“Max, I’m telling you! We’re not safe here!”
“Would you hush,” he said, grabbing my arm and pulling me down to sit beside him.
I was terrified. My heart was racing. My head was pounding. Something was going to happen. I could feel it. But what that something was, I had no idea. Regardless, Max wasn’t hearing any of it.
“Max, please. Just listen to me,” I begged.
Max responded by promptly putting on his headphones, and drowning me out.
“Awesome,” I groaned, pressing my back against the wall. We were sitting just outside of a local cafe. Or what used be a cafe anyway. Now it was just a few brick walls being taken over by the wild. There’s no telling when the economy got the best of it. It looked as if it had been sitting empty for years.
I felt like my heart was going to burst through my neck. As I kept an eye out in every direction that I could, I couldn’t help but envy Max’s calm disposition. He wasn’t naive, and he wasn’t in denial. I knew that he understood the danger we were in, and believed in it as I did. But he never panicked. He simply dealt with things as they came.
So I sat. And I watched.
These days you couldn’t trust anyone. Every face that drifted by had a story. Some of them were shifty-eyed, dirty rotten cheaters just looking to rip someone else off. Some of them were cunning tradesmen, genuinely believing in the ‘if you scratch my back I’ll scratch yours’ philosophy. But most were just sad, lonely strangers who had lost everything. Everyone dealt differently. They were survivors, just like us.
As I sat there I thought about how I was dealing with things myself. Was I really dealing with them, or just keeping my head above water? I’m not naive, but I want to see the best in things. People, places, situations. If I can’t find a silver lining, I panic. And there is no place for panic in this world. So maybe it’s a good thing that I’ve always been that way.
Then there’s the environment. You’d think a person would be accustomed to gunfire and bombs after being surrounded by it for over a month. Things didn’t used to be so ugly, but now that’s just how things are. People are just…cold. And ruthless. But there’s just something about things blowing up , there’s something about stable buildings crumbling right next to you, that you never really get used to.
Max always tells me I’m too personal about it all. I get too involved. And maybe that’s true. Maybe that makes me weak, he seems to think so. But if that’s the case, so be it. I’m perfectly ok with not being made for a world that’s void of humanity.
“This isn’t the world we grew up in, Iz,” he’d tell me. “Not anymore.”
No matter what the world may have become, or what it used to be, seeing someone’s home fall to the ground get’s to me. A lot of lives have been lost in this war, if you can even call it a war. A lot of those still living are in the same position as myself, being forced to turn their world upside down. Watching a strangers livelihood be reduced to ruble just reminds me of exactly how different this world has become.
Anyway. Bombs. You never get used to them. So as we’re sitting up against the cafe and I see one falling from the sky, I see it coming at us in slow motion. I glance at Max to find him still, head back, headphones in, eyes closed. Peaceful.
I scooped up our things and shoved him with all I had. He looked at me in shock, eyes wide as saucers.
“MOVE,” I shouted.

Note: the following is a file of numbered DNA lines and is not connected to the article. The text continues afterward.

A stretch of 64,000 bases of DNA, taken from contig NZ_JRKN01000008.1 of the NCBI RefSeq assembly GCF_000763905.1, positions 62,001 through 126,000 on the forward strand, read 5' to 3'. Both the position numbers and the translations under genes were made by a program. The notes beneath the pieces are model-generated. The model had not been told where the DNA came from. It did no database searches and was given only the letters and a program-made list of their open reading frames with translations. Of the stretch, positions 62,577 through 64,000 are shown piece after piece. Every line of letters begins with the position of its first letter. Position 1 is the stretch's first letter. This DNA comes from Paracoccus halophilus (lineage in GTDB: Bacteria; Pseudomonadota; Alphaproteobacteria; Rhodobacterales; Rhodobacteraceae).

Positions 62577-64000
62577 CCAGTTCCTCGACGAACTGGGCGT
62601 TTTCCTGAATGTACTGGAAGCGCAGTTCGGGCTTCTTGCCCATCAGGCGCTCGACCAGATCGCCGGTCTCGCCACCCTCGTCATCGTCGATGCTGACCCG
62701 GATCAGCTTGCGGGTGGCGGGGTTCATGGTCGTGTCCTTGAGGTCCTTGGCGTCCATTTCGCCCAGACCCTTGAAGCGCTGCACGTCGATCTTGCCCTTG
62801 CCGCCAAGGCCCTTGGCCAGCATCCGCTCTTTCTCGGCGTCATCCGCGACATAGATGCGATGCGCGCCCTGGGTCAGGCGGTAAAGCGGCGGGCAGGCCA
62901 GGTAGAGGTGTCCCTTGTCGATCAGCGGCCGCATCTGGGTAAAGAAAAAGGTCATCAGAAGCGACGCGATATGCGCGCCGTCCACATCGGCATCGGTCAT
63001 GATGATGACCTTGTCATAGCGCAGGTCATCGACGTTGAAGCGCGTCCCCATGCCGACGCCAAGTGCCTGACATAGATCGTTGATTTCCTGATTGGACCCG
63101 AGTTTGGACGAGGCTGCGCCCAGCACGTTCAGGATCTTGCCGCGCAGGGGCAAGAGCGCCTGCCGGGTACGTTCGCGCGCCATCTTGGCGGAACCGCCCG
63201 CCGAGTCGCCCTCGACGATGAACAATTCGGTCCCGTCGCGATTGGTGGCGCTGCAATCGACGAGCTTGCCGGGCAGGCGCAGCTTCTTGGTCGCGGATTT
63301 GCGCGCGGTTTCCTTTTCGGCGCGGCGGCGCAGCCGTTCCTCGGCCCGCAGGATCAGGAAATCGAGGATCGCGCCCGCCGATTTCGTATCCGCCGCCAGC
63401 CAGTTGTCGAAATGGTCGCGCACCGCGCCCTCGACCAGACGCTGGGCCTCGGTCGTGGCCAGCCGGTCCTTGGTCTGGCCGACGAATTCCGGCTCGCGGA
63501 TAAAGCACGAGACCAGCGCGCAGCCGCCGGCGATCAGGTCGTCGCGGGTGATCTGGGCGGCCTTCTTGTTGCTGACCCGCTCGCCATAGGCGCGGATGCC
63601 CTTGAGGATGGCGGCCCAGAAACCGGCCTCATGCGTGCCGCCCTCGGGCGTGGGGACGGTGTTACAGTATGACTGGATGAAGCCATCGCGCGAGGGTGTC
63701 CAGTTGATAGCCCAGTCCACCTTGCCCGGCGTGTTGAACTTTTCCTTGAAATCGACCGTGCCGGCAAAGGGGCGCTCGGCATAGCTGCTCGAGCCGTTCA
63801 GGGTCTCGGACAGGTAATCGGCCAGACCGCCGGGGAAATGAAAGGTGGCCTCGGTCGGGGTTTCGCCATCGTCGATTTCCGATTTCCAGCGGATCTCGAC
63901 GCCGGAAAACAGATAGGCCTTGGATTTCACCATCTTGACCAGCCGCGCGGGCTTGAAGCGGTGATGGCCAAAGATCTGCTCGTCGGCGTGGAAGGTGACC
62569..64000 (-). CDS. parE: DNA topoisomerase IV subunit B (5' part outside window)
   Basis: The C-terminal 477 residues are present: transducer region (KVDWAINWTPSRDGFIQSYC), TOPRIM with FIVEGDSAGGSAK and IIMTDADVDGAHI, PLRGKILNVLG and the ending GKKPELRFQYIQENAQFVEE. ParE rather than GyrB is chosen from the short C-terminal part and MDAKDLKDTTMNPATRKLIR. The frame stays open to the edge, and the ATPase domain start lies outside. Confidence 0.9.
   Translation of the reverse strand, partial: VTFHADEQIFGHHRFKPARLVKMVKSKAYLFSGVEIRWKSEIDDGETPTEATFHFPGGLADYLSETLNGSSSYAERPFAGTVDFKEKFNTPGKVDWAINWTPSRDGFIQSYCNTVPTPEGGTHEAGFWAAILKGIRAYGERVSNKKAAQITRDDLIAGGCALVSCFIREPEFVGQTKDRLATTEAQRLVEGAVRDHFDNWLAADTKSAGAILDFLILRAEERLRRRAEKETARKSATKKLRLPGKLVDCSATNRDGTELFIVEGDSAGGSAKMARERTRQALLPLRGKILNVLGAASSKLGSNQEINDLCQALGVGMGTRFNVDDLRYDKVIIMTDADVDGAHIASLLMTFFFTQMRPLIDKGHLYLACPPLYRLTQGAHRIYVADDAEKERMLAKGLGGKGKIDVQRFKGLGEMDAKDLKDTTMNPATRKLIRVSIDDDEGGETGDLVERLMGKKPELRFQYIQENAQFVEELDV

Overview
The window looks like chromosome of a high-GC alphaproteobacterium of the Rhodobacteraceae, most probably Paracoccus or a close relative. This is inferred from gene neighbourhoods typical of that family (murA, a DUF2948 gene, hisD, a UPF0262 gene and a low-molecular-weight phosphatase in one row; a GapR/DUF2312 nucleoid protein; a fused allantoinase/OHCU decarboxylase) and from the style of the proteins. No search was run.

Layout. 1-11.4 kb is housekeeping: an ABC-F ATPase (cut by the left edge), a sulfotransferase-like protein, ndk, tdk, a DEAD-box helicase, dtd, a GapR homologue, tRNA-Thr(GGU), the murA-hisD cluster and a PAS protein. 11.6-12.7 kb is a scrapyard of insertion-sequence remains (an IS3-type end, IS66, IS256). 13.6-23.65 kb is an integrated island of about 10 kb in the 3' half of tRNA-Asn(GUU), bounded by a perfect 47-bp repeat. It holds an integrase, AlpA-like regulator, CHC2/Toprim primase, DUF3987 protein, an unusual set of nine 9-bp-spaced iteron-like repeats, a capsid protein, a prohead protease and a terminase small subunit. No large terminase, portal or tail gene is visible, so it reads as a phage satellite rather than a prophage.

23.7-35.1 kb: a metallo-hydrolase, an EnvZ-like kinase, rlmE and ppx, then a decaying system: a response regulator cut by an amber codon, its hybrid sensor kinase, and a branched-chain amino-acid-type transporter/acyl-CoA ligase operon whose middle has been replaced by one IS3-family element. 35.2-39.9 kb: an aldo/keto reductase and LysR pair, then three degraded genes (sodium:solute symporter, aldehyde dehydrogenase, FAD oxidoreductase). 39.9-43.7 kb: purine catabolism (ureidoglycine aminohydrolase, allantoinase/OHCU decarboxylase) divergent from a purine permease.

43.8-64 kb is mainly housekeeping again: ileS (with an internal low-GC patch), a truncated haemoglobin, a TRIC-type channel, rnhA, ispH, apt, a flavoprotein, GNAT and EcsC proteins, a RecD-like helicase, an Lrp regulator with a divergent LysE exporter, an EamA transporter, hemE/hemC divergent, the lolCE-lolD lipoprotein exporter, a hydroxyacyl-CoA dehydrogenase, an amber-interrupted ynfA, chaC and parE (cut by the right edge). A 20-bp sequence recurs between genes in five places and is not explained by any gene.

We had made it maybe four feet, with about a foot in between us, when the building was overtaken with debris and a cloud of dust. Within seconds another followed, blowing me back another foot.
I laid still, numb to the world around me, vaguely aware that I had hit my head. How hard, I wasn’t quite sure, but it was hard enough. It was quiet, at least to me, and all I could think of was how beautifully blue and still the sky was. Bricks were moving and falling around me. I couldn’t move my leg, so I was sure it was either injured or stuck under something. But then again, when I tried, I couldn’t move my arms either. Slowly but surely, the ringing in my ears stopped. As I glanced around, I realized that it wasn’t just my leg that was buried, it was pretty much everything but my face. I heard muffled shouting and movement. Soon, I could hear Max directly over me shouting my name.
“IZZY?! IZZY CAN YOU HEAR ME?!? Ugh…come on where are you, Iz?”
“Ya take two steps forward, get thrown one step back,” I mumbled.
I hated when he called me that. “You’re standing on me,” I groaned. “And of course I can hear you, the people of the Czech Republic can hear you, loud mouth.”
“Izzy?!” Max looked down in horror, realizing that I was buried beneath him. I wondered how bad I actually looked. He moved quickly but carefully, moving only the bricks that needed to be moved. He took hold of my arm to try and help me up. Every inch of my body was sore, but I guess that’ll happen when you get thrown into a pile of bricks.
“Are you alright?! I mean, do you think anything’s broken,” he asked.
“No. I don’t think anything is broken.”
“Ok,” he said, relaxing a little. “Alright. Um…do you think you can stand up? Don’t push it, easy!” He held my arm and helped me onto solid ground. It hurt. Like hell. But I didn’t want to stay there any more than we had to. “Ready to go,” Max asked.
Was I ready to go? Uh. Yeah. As a matter of fact, I had wanted to go for a while now. My head hurt, but I knew what I had told him. ‘We’re not safe here, Max!’ But no. Most people would throw a brick at him and tell him I told you so. And I did, in my head. I glanced down and saw a piece of wood that would make a perfect walking stick, and chuckled. It was as if God was patting me on the back going ‘Yeah, I know the feeling, people not listening to you and all. Just keep moving.’
“Yeah,” I said, picking up the stick. “I’m ready.”